Are you wondering what a personal loan is and how they work? This type of financing can help you pay for a range of expenses, whether planned or unplanned. But is a personal loan the best option for you? In this comprehensive guide, we’ll provide all the information you need to make an informed decision about whether or not to apply for a personal loan.
If you still have questions, our knowledgeable employees are here to help! Call (877) 818-DNCU or contact one of our Northern New Mexico branch locations in Española, Los Alamos, White Rock and Santa Fe.
What are personal loans?
Here’s an overview of everything you need to know about personal loans and how they work:
- All-purpose: Personal loans can be used to finance just about anything you need cash for.
- Access to funds: If your personal loan application is approved, you will receive the full principal (the amount borrowed) in a lump sum after your loan application is approved.
- Term loan: Personal loans are repaid in fixed monthly payment amounts, including interest and principal, for a pre-determined period of time. Average repayment terms range from two to five years.
- Interest rate: The interest rates on personal loans are usually fixed, meaning they won’t vary over the life of your loan. Personal loan rates may also be lower than a credit card, making them a more attractive borrowing option. Your specific personal loan rate will depend on a variety of factors
- Unsecured: Loans can either be secured by an asset (such as a mortgage loan) or unsecured, meaning approval is solely based on your creditworthiness. Personal loans are usually unsecured, though you may be able to use a savings account or Certificate of Deposit (CD) to secure a personal loan.
- Personal loan lenders: Personal loans are available from a variety of lenders, primarily banks, credit unions, and online lenders.
- Default: If you stop making payments on your personal loan, it will go into collection and you may receive phone calls, letters, and other communications from a debt collector. Defaulting on your personal loan will also have a lasting (up to 7 years) negative impact on your credit report and score. If you encounter financial difficulty and cannot make a payment, contact your lender to see if you can work it out with them.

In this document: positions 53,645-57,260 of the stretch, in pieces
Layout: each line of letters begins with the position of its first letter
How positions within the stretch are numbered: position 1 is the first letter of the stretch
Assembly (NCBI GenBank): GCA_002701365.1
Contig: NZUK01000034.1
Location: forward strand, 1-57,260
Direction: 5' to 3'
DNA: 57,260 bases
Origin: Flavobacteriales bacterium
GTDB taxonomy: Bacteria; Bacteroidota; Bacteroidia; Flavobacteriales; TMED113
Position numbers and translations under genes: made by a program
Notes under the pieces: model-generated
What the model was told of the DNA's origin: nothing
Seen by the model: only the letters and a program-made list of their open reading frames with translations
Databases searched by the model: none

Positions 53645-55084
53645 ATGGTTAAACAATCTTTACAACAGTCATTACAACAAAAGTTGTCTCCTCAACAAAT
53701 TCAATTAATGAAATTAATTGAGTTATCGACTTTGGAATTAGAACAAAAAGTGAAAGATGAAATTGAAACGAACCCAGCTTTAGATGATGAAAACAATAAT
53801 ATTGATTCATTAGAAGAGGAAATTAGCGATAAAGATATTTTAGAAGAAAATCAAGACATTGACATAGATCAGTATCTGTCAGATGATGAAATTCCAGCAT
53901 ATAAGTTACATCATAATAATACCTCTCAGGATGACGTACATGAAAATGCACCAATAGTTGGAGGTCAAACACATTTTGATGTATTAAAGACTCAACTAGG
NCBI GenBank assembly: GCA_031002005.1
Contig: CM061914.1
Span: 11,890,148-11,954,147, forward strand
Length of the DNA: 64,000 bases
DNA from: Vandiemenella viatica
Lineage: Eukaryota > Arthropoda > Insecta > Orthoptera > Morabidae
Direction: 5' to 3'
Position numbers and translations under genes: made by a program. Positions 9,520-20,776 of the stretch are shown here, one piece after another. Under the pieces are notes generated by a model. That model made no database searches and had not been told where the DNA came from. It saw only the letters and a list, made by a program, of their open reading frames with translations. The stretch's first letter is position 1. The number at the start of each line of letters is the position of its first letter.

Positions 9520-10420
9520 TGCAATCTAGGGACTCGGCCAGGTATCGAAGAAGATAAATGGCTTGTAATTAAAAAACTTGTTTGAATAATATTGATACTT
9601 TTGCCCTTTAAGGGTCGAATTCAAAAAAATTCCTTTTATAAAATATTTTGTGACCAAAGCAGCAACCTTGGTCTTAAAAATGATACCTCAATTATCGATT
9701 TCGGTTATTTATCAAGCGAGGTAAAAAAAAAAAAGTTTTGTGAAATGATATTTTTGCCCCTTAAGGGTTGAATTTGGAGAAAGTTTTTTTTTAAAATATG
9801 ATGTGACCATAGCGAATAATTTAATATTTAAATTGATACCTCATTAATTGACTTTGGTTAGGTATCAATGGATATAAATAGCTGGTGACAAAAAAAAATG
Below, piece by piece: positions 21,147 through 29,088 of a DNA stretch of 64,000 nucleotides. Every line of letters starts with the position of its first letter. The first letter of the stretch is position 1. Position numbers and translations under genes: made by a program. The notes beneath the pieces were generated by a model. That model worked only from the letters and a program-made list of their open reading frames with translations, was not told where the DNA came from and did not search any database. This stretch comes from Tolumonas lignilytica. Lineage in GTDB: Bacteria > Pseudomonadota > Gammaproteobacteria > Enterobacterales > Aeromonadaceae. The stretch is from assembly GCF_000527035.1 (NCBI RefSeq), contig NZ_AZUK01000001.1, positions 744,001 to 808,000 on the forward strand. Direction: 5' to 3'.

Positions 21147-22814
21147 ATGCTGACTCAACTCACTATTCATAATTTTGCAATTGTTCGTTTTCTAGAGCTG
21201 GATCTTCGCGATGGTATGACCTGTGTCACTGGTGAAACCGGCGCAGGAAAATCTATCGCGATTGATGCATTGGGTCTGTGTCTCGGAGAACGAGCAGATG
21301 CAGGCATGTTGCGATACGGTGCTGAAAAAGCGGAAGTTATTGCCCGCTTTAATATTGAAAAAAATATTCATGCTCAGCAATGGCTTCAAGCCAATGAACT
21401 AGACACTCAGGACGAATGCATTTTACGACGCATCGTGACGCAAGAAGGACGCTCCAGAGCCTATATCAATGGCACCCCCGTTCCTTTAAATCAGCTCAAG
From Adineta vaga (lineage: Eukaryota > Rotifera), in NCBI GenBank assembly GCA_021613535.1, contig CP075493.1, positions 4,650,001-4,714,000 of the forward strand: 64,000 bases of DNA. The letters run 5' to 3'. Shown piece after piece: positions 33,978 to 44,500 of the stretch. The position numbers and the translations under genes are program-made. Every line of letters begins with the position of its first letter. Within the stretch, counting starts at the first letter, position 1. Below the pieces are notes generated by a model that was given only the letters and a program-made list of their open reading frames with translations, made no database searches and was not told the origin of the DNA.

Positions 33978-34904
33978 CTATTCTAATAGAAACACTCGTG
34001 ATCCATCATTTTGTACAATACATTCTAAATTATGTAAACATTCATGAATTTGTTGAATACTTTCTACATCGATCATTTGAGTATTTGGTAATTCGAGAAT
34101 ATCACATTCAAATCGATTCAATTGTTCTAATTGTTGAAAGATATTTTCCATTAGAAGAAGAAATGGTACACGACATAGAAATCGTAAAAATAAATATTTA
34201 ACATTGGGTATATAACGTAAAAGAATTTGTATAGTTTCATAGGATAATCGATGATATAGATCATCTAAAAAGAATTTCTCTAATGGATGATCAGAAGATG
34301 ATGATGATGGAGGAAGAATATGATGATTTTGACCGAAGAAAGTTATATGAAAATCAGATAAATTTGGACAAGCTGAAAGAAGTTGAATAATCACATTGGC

What can personal loans be used for?
As mentioned above, personal loans can be used for just about anything. The flexibility that comes with a personal loan is one of its most desirable traits. However, it’s best to use any kind of credit, including personal loans, responsibly. When you need to borrow money, a personal loan may be a more flexible and lower-cost option than other types of unsecured debt, such as credit cards. However, you don’t want to use a personal loan for non-essential expenses, such as shopping, that you won’t be able to repay.
Here are some of the most common expenses people use personal loans for:
- Wedding costs
- Home renovations costs
- Moving expenses
- Replacing or purchasing home appliances
- Covering medical expenses
- Paying for unexpected emergency expenses
- Consolidate existing debt with a lower interest rate
What are the different types of personal loans?
The 3 most common types of personal loans: Installment, Revolving, and Line of Credit.
- Installment Loan: Probably the most common type of personal loan, installment or term loans come with a predetermined repayment schedule and monthly payment amount.